The essential element to understand here is that Nock believed that the landowner's monopoly on economic rent was the key to understanding why tarrifs made no sense (robbery) because so long as the landowner could make more money keeping his land idle (speculating) then being forced by the market (locational land values) to optimize it's use by hiring labor to produce something (wealth generation)...

Tarrifs were the policy of the centralist/Hamiltonians who wanted to protect privilege vs. the decentralist/Jeffersonians who wanted to protect absolute rights to labor-based property and equal freedom for all by sharing the economic rent amongst community members.

January 06, 2006 2:04 PM  
Anonymous Anonymous said...

Of course selective reform matters, though I think the land issue is a red herring here. But consider that the result isn't free trade but a selected halfway move. Then you see that the lobbies pressing to remove their particular restrictions ar just as much rent seeking as their predecessor protectionists ever were.

That shows, e.g. in Australia, because many of the restrictions were ham fisted offsets to other problems. But we know that Pigovian taxes and subsidies were deliberately chosen distortions to offset other distortions to achieve more optimal behaviour.

Why then suppose that selective reform won't just leave a set of imperfections that on average lean one way, rather than causing a random walk away from the optimal?

The reason I suppose that British free trade was a red herring is that it allowed landowners in other countries to gain by exporting food to the UK; British landowners got worse off and British workers got worse off, while the deterioration hit other countries.

Then there started a tendency for the next countries to repeat the trick on yet others, and so on - a process that was overtaken by events in 1914-18. Marx sort of observed this, but misdiagnosed it without our benefit of hindsight.

Those comments on holocausts are more historical overstatement, though what did happen there did cause hardship. In the case of Ireland there wasn't the French opportunity to start developing in turn, and in the case of India there actually were opportunities for people to move into, although they couldn't end up as well off as before.

But emigration was possible for both Irish and Indians (even though that wasn't as good as the status quo ante), so the very real problems were mostly transitional. Which isn't denying them, just presenting them in a different light.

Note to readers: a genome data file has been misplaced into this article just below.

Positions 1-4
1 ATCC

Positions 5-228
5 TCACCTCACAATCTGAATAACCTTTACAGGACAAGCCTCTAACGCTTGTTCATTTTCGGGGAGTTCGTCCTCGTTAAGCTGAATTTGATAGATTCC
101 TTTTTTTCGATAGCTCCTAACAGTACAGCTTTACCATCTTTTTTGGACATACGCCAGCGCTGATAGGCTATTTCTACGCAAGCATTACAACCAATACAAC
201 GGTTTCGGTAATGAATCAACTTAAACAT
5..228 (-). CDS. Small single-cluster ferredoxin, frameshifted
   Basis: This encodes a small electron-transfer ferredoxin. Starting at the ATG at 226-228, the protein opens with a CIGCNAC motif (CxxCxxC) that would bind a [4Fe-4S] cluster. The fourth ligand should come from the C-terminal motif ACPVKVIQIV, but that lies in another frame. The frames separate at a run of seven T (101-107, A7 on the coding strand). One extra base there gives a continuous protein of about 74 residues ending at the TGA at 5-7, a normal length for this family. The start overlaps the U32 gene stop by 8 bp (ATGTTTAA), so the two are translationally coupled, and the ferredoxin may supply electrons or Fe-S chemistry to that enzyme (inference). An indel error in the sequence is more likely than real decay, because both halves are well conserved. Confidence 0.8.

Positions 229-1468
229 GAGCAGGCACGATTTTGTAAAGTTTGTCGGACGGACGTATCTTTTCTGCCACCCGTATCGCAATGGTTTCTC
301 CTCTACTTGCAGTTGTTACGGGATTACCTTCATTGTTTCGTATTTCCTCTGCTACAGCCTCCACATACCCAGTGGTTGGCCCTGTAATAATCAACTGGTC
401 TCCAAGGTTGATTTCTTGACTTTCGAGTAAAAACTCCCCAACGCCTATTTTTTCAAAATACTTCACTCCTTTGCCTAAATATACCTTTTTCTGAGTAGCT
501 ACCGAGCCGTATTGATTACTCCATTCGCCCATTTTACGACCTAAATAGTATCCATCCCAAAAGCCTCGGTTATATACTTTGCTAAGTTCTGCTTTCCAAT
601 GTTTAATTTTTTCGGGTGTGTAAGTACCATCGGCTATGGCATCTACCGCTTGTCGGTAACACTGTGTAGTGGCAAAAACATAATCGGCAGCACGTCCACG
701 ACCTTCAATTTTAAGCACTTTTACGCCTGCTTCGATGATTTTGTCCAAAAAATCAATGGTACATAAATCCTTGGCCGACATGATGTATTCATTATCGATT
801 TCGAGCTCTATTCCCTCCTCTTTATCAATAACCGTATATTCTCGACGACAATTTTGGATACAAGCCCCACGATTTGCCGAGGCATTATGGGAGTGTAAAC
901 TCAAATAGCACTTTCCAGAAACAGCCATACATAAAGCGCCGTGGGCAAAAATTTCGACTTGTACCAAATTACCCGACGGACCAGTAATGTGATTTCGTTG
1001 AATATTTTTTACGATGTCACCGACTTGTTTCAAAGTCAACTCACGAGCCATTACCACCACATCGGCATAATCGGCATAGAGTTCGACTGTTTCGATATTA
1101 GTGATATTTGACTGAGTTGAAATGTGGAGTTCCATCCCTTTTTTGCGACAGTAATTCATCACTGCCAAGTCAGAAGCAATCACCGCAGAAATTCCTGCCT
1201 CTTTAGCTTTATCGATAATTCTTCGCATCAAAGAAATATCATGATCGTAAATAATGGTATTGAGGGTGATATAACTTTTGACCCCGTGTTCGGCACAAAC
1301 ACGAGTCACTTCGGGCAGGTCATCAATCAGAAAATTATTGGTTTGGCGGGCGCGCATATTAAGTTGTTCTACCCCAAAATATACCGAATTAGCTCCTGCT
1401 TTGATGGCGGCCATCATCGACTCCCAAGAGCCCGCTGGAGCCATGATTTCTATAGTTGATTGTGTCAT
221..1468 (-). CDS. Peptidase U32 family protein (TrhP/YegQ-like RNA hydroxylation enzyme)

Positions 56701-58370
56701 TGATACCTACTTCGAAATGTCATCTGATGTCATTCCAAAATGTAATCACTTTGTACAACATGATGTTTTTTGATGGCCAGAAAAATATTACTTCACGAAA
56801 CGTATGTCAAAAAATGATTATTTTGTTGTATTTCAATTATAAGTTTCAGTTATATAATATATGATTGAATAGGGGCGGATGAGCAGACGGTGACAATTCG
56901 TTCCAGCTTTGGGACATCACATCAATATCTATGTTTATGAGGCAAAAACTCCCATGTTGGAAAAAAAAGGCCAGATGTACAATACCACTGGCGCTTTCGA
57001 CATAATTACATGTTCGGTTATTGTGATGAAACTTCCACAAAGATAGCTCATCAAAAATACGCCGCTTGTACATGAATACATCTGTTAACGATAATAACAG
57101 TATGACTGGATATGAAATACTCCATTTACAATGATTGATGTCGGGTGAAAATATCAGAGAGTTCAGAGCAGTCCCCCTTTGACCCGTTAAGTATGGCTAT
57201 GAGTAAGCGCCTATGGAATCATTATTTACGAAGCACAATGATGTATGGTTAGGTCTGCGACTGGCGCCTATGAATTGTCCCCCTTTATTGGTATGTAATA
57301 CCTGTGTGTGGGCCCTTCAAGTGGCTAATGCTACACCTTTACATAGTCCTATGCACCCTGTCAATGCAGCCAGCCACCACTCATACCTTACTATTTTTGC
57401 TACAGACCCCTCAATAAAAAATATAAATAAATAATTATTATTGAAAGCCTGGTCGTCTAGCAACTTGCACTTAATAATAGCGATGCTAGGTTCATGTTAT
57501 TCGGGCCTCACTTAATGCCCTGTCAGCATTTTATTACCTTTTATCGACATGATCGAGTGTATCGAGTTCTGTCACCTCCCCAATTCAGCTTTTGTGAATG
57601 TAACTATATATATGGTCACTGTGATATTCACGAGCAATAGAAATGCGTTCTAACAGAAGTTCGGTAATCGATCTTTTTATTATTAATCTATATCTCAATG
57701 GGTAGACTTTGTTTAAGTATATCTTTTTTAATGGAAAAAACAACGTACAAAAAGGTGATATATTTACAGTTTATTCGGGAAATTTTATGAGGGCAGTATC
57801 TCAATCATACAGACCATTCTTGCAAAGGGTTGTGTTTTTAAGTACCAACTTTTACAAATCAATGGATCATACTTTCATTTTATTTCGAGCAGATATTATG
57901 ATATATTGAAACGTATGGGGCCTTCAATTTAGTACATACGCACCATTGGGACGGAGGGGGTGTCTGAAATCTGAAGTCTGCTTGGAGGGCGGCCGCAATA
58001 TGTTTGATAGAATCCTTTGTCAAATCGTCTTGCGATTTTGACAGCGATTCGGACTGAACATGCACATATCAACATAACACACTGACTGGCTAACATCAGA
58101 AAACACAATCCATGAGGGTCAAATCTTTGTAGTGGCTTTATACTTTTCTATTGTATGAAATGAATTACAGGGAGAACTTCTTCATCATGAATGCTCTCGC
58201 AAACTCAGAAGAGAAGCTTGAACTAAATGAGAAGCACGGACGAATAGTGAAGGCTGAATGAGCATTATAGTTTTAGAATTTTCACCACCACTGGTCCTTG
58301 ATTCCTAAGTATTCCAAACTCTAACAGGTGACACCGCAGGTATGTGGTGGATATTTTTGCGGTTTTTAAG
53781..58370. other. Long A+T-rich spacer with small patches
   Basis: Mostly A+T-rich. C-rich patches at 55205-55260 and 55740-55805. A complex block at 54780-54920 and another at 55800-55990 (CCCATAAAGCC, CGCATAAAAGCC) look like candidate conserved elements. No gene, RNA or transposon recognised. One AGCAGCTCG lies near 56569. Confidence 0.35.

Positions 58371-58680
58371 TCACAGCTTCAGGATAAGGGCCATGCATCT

By the way, KC, I've put some more on the end of a recent post, now I've mastered the trick of getting at your longer threads.

January 07, 2006 12:03 AM  
Anonymous Anonymous said...

I meant, British workers got better off; can you correct it? That is, better off than before the Repeal of the Corn Laws, not better off than the immiseration of the late 18th/early 19th centuries that put them in the industrial base in the first place.

January 07, 2006 12:06 AM  
Anonymous Anonymous said...

The emphasis you put on that excerpt from my comments isn't quite right.

What I tried to bring out was the self interested motives of the rent seekers (it's not a statist interest, although it furthers the ends of thsoe that are).

Also, I wanted to show that the result of partial but selective reform was likely to be a deterioration in the optimality of the market, i.e. contrary to the stated and maybe even believed aims of the statists.

(I've done the mathematics, but I won't quote it in a casual forum like this - too heavy.)

For what it's worth, I think that any "-ism" or "-ist" labelling muddies the water, pushing things into pigeonholes that are liable to be misunderstood (as "vulgar libertarians" do). That especially applies when something new comes along.

From that point of view it's a bit like metal fatigue, with "mutualism" merely not yet having had so much. Even so, I feel it lacks machinery to express/describe the feelings of group identity that it admits exist.

It has to approach these as individual expressions - which of course they are - but that doesn't allow much room for insight into where classes or nations came from in the first place, etc.

January 08, 2006 2:52 AM